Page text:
Fuel price hikes in Indonesia are affecting the tourism sector following rising inflation

Higher costs are expected to hit Indonesia’s tourism sector after the government raised the price of subsidized fuel by about 30 percent earlier this month.

The tourism operators of the archipelago are now racking their brains under these circumstances.

I Gede Nyoman Sangka, who has run his own travel agency on the resort island of Bali for more than five years, is currently working to improve the operational efficiency of his business.

“Like every business out there, we are also put in difficult situations after the increased fuel prices,” he told Xinhua news agency.

The rise in fuel prices came shortly after rising inflation.

Inflation in Indonesia at the end of August came in at 4.6 percent year-on-year, slightly lower than the previous month’s 4.9 percent, and both figures exceeded the central bank’s target range of about 2 to 4 percent.

In a meeting with provincial government leaders this week, President Joko Widodo asked them to allocate 2 percent of their budget to control transport costs and curb inflation, especially for micro, small and medium enterprises and informal workers.

Bali, one of the most famous tourist destinations in the world, is still striving to revive its tourism sector, which has been affected by the Covid-19 pandemic for the past more than two years.

The government has expressed its optimism about reaching an overall target of 3.6 million foreign visitor arrivals this year, although the Southeast Asian country is still grappling with other problems, such as an outbreak of foot-and-mouth disease in animals and the threat of monkeypox to public health.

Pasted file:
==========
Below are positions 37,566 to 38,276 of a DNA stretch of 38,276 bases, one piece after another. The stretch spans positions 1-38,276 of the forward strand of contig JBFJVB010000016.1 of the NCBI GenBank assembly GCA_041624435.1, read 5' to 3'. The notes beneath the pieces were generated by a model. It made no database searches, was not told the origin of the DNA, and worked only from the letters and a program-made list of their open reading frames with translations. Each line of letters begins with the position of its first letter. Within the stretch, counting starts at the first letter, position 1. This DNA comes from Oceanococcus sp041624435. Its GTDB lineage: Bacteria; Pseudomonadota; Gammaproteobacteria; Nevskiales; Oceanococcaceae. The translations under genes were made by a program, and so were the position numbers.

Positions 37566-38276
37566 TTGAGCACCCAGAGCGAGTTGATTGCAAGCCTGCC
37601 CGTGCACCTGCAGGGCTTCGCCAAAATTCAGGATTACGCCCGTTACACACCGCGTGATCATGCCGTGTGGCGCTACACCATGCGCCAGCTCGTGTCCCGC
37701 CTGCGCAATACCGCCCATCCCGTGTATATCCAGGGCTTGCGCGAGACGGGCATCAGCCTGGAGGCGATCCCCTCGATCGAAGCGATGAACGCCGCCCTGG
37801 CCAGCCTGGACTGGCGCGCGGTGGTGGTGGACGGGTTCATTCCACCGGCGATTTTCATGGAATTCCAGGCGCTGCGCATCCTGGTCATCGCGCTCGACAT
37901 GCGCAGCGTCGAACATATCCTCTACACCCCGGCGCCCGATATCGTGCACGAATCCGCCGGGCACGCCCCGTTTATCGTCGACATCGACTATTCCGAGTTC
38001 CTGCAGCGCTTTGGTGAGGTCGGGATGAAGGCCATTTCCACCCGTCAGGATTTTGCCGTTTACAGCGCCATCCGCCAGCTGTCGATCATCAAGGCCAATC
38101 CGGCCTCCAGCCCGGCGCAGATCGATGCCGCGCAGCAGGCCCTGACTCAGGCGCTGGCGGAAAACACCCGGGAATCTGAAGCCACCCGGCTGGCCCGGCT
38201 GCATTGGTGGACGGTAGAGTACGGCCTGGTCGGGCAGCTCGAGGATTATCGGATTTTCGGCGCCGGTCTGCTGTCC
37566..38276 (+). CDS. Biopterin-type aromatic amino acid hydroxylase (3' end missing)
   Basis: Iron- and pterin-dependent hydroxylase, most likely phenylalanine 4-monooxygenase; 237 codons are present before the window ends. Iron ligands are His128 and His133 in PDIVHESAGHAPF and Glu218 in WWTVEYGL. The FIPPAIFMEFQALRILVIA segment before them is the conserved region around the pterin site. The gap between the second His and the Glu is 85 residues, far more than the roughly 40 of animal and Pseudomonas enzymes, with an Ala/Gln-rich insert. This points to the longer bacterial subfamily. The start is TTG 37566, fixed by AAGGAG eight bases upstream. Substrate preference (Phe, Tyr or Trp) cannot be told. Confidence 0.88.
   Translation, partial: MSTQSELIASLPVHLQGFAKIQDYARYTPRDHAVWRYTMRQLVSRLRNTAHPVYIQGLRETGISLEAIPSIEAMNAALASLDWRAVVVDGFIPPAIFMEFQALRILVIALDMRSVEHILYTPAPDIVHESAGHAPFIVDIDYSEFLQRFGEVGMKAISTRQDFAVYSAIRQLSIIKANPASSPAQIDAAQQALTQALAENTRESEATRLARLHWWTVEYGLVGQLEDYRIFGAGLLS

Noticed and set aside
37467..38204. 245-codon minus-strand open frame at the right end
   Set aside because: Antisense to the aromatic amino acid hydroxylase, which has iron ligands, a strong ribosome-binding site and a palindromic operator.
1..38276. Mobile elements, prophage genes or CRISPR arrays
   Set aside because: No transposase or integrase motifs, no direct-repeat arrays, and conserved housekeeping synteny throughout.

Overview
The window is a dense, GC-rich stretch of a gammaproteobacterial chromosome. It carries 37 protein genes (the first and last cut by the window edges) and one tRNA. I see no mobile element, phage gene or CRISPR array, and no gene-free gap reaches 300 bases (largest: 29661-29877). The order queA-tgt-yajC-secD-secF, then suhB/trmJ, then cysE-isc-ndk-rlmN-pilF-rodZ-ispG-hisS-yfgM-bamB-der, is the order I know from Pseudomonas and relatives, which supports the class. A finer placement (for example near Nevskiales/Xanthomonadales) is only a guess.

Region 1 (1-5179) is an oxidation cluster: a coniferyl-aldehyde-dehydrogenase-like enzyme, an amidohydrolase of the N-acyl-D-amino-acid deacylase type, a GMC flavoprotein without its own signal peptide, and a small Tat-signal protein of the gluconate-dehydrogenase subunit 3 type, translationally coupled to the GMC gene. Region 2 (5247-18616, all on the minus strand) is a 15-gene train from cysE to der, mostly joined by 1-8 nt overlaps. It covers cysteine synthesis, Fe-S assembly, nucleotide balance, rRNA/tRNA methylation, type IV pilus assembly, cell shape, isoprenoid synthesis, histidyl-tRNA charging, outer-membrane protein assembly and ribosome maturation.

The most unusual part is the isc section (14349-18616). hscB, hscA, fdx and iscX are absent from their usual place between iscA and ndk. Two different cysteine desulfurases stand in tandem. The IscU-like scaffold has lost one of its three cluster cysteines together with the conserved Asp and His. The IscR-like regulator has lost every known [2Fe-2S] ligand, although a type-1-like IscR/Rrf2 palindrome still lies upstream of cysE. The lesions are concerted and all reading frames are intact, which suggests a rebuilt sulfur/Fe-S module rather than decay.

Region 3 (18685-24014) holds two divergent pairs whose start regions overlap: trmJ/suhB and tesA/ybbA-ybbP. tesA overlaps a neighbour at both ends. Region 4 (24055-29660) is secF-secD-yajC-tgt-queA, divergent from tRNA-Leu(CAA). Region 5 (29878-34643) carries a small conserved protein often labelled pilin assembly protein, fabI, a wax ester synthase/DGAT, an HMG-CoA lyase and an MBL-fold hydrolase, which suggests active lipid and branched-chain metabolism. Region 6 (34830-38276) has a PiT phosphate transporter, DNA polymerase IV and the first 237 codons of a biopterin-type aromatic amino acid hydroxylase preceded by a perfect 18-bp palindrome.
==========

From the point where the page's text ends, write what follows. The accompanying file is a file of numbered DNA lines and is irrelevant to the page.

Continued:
Sangka expressed hope that the authorities will develop a special policy to help promote tourism in Bali.

“Flight tickets to Bali should be subsidized. Cheaper tickets will bring more visitors and increase hotel occupancy. This is important,” he said, adding that authorities should temporarily suspend hotel and restaurant taxes.

Meanwhile, the Ministry of Tourism and Creative Economy said it is preparing strategies to manage the significant impact of rising fuel prices on the tourism and creative economy sectors.

Earlier this week, Tourism and Creative Economy Minister Sandiaga Uno said his ministry will provide technical guidance and assistance, especially for small and medium-sized tourism businesses, to manage operating costs in more efficient ways.

It will also manage special interest tourism activities that have the potential to directly or indirectly reduce fuel consumption and encourage businesses in the tourism and creative economy sectors to start switching to renewable energy.

According to the minister, the number of middle-income and upper-class visitors to Indonesia’s tourist destinations is currently increasing.

“Tourism has become a basic need. It is for treatment. Sometimes a need for refreshment is necessary,” said Uno.



(Only the title and image of this report may have been edited by Business Standard staff; the rest of the content is automatically generated by a syndicated feed.)

Dear Reader,

Business Standard has always endeavored to provide up-to-date information and commentary on developments that are of interest to you and have wider political and economic implications for the country and the world. Your encouragement and constant feedback on how to improve our offering has only made our determination and commitment to these ideals stronger. Even during these difficult times resulting from Covid-19, we remain committed to keeping you informed and updated with credible news, authoritative opinion and sharp commentary on topical issues of importance.
However, we have one request.

As we struggle with the economic impact of the pandemic, we need your support even more so we can continue to bring you more quality content. Our subscription model has seen an encouraging response from many of you who have subscribed to our online content. More subscriptions to our online content can only help us achieve our goals of bringing you even better and more relevant content. We believe in free, honest and credible journalism. Your support through more subscriptions can help us practice the journalism we are dedicated to.

Support quality journalism and subscribe to Business Standard.

Digital editor

Leave a Comment

Your email address will not be published.